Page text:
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Theresa May & workers on boards: what will it mean?

Setting out her vision for British business, Theresa May included a somewhat unexpected proposal to put workers on company boards – what could this mean in practice?

What did Theresa May actually say?

Just before her appointment as Prime Minister, Theresa May announced:

“I want to see changes in the way that big business is governed. The people who run big businesses are supposed to be accountable to outsiders, to non-executive directors…

…In practice, they are drawn from the same, narrow social and professional circles as the executive team and…the scrutiny they provide is just not good enough…

…if I’m Prime Minister, we’re going to change that system and we’re going to have not just consumers represented on company boards, but employees as well.”

No detail yet, and many questionsbrodies-meeting

So, not much detail yet; but certainly a clear statement of intent.

Some questions that immediately spring to mind:

  • Which companies will need to have workers on their boards – what is ‘big business’?
  • Will this be compulsory, with penalties for non-compliance?
  • What rights will workers on boards have?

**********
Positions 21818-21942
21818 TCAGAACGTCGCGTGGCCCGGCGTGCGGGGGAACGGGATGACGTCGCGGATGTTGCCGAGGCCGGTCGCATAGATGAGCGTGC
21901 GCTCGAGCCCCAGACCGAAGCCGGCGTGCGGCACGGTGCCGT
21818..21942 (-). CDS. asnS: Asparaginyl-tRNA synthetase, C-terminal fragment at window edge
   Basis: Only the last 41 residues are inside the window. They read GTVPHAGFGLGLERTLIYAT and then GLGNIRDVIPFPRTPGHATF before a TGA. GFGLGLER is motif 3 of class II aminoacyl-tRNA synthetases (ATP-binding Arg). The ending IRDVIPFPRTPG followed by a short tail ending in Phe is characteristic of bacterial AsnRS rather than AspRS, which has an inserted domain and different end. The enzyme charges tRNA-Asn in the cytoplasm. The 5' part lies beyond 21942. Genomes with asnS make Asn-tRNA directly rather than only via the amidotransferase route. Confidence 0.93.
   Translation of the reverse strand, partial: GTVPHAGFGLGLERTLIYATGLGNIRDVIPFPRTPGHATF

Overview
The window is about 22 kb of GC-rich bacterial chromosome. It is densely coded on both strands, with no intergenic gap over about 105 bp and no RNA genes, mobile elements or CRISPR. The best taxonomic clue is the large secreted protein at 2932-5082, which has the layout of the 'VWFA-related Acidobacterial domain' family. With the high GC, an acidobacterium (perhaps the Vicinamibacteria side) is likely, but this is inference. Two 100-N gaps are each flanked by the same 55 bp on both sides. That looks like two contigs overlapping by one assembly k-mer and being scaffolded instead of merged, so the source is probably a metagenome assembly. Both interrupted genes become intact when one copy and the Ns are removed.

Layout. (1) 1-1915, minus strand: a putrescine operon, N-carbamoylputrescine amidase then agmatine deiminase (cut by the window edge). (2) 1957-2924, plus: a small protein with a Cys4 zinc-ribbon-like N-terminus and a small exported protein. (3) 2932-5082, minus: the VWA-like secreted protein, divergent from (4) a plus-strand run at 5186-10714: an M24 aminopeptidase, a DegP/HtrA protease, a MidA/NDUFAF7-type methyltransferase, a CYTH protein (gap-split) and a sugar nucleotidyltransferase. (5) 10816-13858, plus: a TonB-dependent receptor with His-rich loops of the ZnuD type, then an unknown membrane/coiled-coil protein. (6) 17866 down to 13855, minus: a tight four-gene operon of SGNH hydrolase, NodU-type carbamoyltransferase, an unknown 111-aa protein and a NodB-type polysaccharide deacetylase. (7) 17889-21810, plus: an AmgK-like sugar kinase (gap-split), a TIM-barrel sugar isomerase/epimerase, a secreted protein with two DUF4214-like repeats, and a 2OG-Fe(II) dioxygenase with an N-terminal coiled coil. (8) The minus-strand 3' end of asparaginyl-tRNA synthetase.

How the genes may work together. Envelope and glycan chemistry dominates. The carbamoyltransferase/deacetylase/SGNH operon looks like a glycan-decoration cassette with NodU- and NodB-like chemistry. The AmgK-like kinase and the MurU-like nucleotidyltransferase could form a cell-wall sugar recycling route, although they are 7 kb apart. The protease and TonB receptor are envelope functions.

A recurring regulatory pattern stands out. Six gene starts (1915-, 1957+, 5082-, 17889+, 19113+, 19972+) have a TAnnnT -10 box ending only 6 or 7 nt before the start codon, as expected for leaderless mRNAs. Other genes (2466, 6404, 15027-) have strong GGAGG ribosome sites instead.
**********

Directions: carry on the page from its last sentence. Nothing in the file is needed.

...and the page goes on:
• How will the workers be chosen – election by the workforce, appointment by a trade union?
  • What will be the relationship between worker representatives and trade unions?

Could it bring benefits for companies?

This will of course be a question for debate, but in proposing the move Theresa May must surely envisage that it will.

The TUC has cited potential benefits as including:

  • Helping boards prioritise the long-term success of the company;
  • Improving the quality of working life, thus boosting productivity; and
  • Bringing knowledge and understanding of company operations and customer and supplier relationships, thus contributing positively to strategic and operational discussions.

How does it work in other countries?

Many other European countries have well-established systems for worker representation on company boards, including France, Denmark and Germany.

These systems vary widely in many respects, such as how representatives are elected; the companies covered; and the proportion of worker representatives per board.

If the government reaches the stage of designing a UK system, it may look abroad for ideas, but most likely will cherry pick elements from different countries to create a unique approach for the UK.

Where to now?

Time will tell whether this proposal becomes a reality, and we’ll keep you posted if there are any developments.

Please get in touch with your usual Brodies’ contact if you want to discuss this in the meantime.Kathleen Morrison Brodies LLPkayleigh-waugh-blog-sign-off

 

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